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Face-to-Face PR: Networking Works if You Choose Wisely
Guest articles > Face-to-Face PR: Networking Works if You Choose Wisely
by: Robert Deigh
If your 2011 resolutions include better diet and more exercise, keep reading -- because this article will not mention those two words again. You can get that advice somewhere else. You're welcome.
However, since this is a business newsletter, addressing PR specifically, we offer a resolution to increase your organization's visibility. Throughout the year, we talk a lot here about company messages, press, social media, presentations, and writing effectively. This month's newsletter addresses an activity of equal importance - networking.
Face-to-face networking is one of the most important elements of your organization's PR strategy and your executive growth. It's a great source of fresh ideas, contacts and a productive break from your daily routine. But where do you find time to attend events? You don't. You make the time. Here's how:
1) Know the terrain. Whom do you want to meet? Find out which events your peers, prospects and competitors attend and put those dates on your calendar. Subscribe to e-newsletters of organizations whose events interest. See links on the right (apologies to readers outside VA-MD-DC).
2) Get everyone on your team into the habit of business networking. What organizations do your staff members already belong to? How much time per month can you devote to events? Divide up the team and get active in 3-4 of the best organizations.
3) If you go to an event with other members of your team, split up. Get out of your comfort zone. Networking is work.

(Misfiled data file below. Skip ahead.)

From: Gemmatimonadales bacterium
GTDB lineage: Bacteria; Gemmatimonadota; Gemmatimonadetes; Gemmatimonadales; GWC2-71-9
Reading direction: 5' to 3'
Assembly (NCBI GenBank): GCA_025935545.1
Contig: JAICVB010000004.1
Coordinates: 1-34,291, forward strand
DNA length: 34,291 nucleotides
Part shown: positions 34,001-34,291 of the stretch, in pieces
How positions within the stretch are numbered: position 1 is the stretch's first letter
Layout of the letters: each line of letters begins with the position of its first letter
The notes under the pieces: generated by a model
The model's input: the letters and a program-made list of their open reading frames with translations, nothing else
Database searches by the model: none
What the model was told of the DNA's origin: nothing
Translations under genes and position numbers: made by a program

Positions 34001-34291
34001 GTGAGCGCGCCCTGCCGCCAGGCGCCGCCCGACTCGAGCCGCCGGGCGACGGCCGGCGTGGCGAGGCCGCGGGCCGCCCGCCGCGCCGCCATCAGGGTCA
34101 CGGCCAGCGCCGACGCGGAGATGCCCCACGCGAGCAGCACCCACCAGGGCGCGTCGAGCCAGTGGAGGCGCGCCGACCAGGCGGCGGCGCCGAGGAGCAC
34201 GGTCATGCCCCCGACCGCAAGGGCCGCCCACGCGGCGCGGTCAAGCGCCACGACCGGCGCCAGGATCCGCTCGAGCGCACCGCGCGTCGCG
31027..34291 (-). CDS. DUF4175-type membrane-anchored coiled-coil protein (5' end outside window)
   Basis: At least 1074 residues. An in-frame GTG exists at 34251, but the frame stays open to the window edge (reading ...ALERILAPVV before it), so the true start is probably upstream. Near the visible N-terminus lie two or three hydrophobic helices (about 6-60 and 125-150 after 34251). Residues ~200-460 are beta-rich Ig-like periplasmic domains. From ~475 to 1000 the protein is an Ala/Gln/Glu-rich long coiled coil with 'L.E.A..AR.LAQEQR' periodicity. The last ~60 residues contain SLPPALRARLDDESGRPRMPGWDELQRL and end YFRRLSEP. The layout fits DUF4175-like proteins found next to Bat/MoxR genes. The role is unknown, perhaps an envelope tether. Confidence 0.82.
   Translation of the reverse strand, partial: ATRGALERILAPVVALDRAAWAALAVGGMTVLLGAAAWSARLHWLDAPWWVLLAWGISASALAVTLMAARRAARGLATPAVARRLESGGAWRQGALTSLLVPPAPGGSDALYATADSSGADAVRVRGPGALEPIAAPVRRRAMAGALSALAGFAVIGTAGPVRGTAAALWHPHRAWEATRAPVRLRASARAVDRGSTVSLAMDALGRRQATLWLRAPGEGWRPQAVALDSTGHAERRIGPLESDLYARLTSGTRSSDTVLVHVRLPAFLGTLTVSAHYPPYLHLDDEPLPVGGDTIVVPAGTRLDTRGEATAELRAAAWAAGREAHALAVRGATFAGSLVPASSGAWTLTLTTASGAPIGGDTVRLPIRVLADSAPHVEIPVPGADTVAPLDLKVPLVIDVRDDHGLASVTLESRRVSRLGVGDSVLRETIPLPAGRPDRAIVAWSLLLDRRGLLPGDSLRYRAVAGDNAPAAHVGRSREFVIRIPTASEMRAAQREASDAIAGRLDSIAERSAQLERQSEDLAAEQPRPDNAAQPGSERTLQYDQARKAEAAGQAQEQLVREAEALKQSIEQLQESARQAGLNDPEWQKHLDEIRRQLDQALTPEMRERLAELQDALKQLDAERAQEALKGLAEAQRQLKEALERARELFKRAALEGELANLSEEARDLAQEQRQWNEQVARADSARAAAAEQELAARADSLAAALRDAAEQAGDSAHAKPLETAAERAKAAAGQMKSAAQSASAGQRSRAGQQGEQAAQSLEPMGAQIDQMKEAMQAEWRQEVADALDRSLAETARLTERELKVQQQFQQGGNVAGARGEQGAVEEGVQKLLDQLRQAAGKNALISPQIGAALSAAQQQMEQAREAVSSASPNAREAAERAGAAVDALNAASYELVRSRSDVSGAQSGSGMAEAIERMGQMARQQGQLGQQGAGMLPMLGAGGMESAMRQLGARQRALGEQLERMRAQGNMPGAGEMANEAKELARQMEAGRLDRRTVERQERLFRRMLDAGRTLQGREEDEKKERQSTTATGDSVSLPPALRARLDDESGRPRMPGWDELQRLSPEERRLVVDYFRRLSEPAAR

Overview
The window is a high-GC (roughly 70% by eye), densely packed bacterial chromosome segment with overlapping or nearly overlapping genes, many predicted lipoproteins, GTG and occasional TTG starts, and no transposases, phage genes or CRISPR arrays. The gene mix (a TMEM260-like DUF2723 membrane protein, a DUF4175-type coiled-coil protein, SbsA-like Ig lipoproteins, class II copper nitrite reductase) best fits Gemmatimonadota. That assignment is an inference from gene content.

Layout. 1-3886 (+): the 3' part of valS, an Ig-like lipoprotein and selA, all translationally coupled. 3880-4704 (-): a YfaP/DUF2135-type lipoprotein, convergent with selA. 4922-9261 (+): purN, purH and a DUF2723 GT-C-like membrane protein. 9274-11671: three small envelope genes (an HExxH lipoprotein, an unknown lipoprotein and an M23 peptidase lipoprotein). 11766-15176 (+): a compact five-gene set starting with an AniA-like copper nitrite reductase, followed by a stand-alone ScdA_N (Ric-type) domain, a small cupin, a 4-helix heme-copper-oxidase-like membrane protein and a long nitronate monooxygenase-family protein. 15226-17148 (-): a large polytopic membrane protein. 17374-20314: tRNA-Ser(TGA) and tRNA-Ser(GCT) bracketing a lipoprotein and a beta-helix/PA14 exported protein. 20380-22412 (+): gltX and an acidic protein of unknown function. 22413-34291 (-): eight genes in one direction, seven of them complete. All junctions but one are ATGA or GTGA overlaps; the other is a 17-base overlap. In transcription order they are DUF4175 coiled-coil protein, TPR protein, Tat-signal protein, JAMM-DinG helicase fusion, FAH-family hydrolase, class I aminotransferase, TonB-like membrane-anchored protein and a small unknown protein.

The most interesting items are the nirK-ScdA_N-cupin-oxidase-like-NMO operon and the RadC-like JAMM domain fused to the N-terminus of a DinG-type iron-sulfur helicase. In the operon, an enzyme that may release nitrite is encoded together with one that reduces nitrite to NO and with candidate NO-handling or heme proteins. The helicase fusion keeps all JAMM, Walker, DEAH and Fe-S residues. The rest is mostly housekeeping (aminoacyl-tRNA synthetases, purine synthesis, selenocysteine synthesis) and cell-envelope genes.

4) Have a compelling message. Your "elevator speech" should reflect benefits, not features, of hiring your organization. It should answer the question: "What can you do for me?"
5) Make sure your business card says exactly what you and your organization do. People forget quickly. A business card with only a logo, company name, title and contact information is useless. Add some version of your elevator speech to the front of the card.
6) Follow up with good prospects by phone or email within a couple of days, while their memory of the event is still fresh. Remember, the next time you see the person in his or her office, it will be your second meeting.
Robert Deigh is principal of RDC Communication/PR and the author of "How Come No One Knows About Us?" (WBusiness Books, available May 2008), the PR guide for organizations large and small that want to win big visibility. Deigh helps organizations increase their visibility and build their brands by creating strong and positive relationships with the press and other audiences. He is also a well-known speaker and trainer on media and PR topics. Want more free info to build your business? Subscribe to Deigh’s popular monthly 1-page online newsletter “PR Quick Tips” from his website at www.rdccommunication.com. He can be reached via email at firstname.lastname@example.org, or by phone at 703-503-9321.
Contributor: Robert Deigh
Published here on: 12-Feb-12
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